by Charlene Burgi
The water pipes are wrapped. Minimum/maximum temperature controls are installed on heaters in the outbuilding that contains a water source. The wellhouse down the road is double-covered with heat lamps. Water trough heaters are installed so the donkeys can get water to drink despite the below-freezing temperatures we’ve experienced week after week.
Despite the planning and preparations, all was not well. Last Thursday night I was cleaning up after dinner and noted a reduction in water pressure coming from the faucet. We had water, but not with the same output (pressure) we normally have. With this news, Jack donned his heavy coat, hat and boots to head out into the single-digit weather to look for a break in the line. He returned shortly to say we were in luck. The pipe in the barn bathroom split from the cold, and although the unfinished room was flooded he was able to turn off the water feeding the break. We still can’t figure out why the heater failed to protect the insulated bathroom from freezing temperatures, but the experience provided a valuable lesson to share with you.
First of all, broken water pipes could happen to you if you have not prepared your outdoor pipes for a freeze. And yes, trust me on this, it happens in Marin! First, wrap all exposed pipes and faucets with pipe insulation, which can be found at the local hardware store or purchased online. Tape the seams closed. If the stores are sold out, you can always use old towels and blankets and wrap them with plastic to keep the material dry. Backflow devices have special insulated blankets designed to be placed over them to protect the exposed pipes. Turn off your irrigation system at the isolation valve to eliminate potential breaks in the lines that might be exposed to the cold.
Some of you might ask what isolation valves are. That is the lesson to be shared. Always install or have someone install a shutoff or isolation valve at the point of connect whenever you tee* off the main line to the house. That teed-in line might be used to carry water for irrigation, pools, spas, ponds, outbuildings or outdoor faucets that stand away from the house. The isolation valve can eliminate a lot of water waste if there is ever a break in the line and can eliminate the need to turn off the water at the meter if you need to work on the auxiliary system. Some people call this device a gate valve or shutoff device. Great job if you have them installed at each point of connection already and even greater if you have a landscape contractor that automatically installs them while working on your property. If you do not have this bit of insurance on your pipes, consider getting the job done soon.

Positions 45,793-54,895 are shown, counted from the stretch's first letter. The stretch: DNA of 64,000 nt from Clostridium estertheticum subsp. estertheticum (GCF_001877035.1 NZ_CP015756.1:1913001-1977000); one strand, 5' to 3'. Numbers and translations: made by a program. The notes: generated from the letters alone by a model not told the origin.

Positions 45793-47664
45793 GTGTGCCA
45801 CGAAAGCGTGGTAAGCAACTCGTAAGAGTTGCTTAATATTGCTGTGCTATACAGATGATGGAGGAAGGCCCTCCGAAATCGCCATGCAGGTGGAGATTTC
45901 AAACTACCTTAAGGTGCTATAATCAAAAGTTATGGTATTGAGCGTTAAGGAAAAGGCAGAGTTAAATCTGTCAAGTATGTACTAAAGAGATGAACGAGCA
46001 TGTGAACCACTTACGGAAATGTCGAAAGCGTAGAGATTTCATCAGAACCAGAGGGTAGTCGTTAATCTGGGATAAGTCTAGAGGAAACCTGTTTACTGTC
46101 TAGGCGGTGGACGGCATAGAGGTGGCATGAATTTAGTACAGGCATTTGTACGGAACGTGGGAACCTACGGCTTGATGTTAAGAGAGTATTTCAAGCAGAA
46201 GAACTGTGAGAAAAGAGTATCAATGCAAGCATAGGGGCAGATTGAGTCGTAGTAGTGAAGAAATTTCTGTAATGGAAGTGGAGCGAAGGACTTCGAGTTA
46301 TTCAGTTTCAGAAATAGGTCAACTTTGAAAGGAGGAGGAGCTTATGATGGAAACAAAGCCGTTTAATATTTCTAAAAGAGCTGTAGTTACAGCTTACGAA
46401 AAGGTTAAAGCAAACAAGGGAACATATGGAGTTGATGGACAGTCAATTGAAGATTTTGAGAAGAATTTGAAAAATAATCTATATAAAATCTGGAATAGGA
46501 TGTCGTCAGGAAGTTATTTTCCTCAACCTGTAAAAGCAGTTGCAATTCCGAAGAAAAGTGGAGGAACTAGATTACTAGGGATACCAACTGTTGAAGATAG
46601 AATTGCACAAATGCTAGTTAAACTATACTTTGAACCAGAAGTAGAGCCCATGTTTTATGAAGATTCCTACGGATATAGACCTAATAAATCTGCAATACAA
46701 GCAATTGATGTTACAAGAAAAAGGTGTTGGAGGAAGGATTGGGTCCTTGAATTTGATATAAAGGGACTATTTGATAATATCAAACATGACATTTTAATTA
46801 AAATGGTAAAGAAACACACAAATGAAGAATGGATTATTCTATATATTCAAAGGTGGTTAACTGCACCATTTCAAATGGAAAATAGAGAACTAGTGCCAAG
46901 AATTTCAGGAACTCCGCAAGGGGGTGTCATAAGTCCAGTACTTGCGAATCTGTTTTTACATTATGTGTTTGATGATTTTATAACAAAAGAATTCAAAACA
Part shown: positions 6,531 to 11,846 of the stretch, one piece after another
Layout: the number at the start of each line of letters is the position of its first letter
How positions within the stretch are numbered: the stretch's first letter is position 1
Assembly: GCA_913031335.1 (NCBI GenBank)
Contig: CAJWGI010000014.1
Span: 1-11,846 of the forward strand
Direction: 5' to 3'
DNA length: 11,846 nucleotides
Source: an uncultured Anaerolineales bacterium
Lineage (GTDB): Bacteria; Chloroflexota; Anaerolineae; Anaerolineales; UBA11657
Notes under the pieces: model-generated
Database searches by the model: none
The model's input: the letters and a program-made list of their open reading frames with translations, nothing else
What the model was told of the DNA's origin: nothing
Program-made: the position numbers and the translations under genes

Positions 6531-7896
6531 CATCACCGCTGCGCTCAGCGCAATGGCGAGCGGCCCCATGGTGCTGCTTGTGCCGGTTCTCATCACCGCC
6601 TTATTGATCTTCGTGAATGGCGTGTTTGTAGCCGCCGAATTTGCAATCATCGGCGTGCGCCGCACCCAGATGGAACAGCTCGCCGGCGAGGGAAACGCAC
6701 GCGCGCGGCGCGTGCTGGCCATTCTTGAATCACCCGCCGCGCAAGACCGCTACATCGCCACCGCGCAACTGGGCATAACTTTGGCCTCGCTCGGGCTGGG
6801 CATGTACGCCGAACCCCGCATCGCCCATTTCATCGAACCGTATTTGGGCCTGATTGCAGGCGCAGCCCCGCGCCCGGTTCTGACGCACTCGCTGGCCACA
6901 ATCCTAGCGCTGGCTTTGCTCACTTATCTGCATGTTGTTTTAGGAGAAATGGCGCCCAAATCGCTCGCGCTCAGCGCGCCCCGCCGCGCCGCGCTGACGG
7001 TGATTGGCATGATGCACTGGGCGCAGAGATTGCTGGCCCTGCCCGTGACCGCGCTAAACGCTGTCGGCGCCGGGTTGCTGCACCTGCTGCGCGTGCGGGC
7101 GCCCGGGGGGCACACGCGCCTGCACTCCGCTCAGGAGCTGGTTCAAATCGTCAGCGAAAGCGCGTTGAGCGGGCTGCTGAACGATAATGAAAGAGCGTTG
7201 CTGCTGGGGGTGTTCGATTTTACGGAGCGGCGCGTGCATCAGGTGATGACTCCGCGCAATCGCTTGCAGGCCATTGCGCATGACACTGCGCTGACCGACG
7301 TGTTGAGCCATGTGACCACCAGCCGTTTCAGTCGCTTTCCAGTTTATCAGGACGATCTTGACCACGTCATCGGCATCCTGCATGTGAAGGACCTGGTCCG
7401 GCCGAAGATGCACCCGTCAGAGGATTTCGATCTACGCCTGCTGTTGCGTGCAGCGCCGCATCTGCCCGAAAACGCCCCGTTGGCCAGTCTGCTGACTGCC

One other note of concern: Do not cut corners if you have broken pipes or are thinking of adding any system to the property. Class 200 pipe is very inexpensive as it has very thin walls that crack and break easily. Time is money and you or a maintenance repair service will be digging up and repairing this kind of pipe time after time. Please use Schedule 40 pipe or better when installing any pipe on the property. It is money well spent.
I am certain that money and time well spent was what Jack was thinking as he hung up his overcoat last Thursday night. His plan for potential problems paid off as he easily shut off the water source to the barn bathroom with the isolation valve he installed during construction. Even though the Schedule 40 pipe froze, the pressure in the house was back to normal and the broken pipe could wait until daylight to be repaired. The emergency was avoided because of this cheap insurance.
*A tee is created by cutting into the main line going from the meter to the house and installing a T-shaped fitting for another main line pipe going to another area of the property. (If you need to do work on the main line, call the water district to turn off your water at the meter.)